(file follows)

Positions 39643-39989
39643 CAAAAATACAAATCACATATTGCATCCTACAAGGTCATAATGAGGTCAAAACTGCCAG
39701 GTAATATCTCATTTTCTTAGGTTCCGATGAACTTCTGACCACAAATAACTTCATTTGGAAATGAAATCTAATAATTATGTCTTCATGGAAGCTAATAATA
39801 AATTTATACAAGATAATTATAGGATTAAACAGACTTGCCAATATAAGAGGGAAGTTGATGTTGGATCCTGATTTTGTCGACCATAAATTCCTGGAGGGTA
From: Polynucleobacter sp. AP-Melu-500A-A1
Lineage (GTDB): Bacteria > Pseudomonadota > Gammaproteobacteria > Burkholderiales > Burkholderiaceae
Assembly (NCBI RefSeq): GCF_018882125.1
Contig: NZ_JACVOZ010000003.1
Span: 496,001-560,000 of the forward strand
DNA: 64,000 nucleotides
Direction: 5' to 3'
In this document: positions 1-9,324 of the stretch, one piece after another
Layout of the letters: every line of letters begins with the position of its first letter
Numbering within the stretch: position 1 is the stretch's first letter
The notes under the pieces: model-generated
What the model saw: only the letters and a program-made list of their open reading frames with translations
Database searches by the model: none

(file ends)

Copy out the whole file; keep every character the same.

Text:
Positions 39643-39989
39643 CAAAAATACAAATCACATATTGCATCCTACAAGGTCATAATGAGGTCAAAACTGCCAG
39701 GTAATATCTCATTTTCTTAGGTTCCGATGAACTTCTGACCACAAATAACTTCATTTGGAAATGAAATCTAATAATTATGTCTTCATGGAAGCTAATAATA
39801 AATTTATACAAGATAATTATAGGATTAAACAGACTTGCCAATATAAGAGGGAAGTTGATGTTGGATCCTGATTTTGTCGACCATAAATTCCTGGAGGGTA
From: Polynucleobacter sp. AP-Melu-500A-A1
Lineage (GTDB): Bacteria > Pseudomonadota > Gammaproteobacteria > Burkholderiales > Burkholderiaceae
Assembly (NCBI RefSeq): GCF_018882125.1
Contig: NZ_JACVOZ010000003.1
Span: 496,001-560,000 of the forward strand
DNA: 64,000 nucleotides
Direction: 5' to 3'
In this document: positions 1-9,324 of the stretch, one piece after another
Layout of the letters: every line of letters begins with the position of its first letter
Numbering within the stretch: position 1 is the stretch's first letter
The notes under the pieces: model-generated
What the model saw: only the letters and a program-made list of their open reading frames with translations
Database searches by the model: none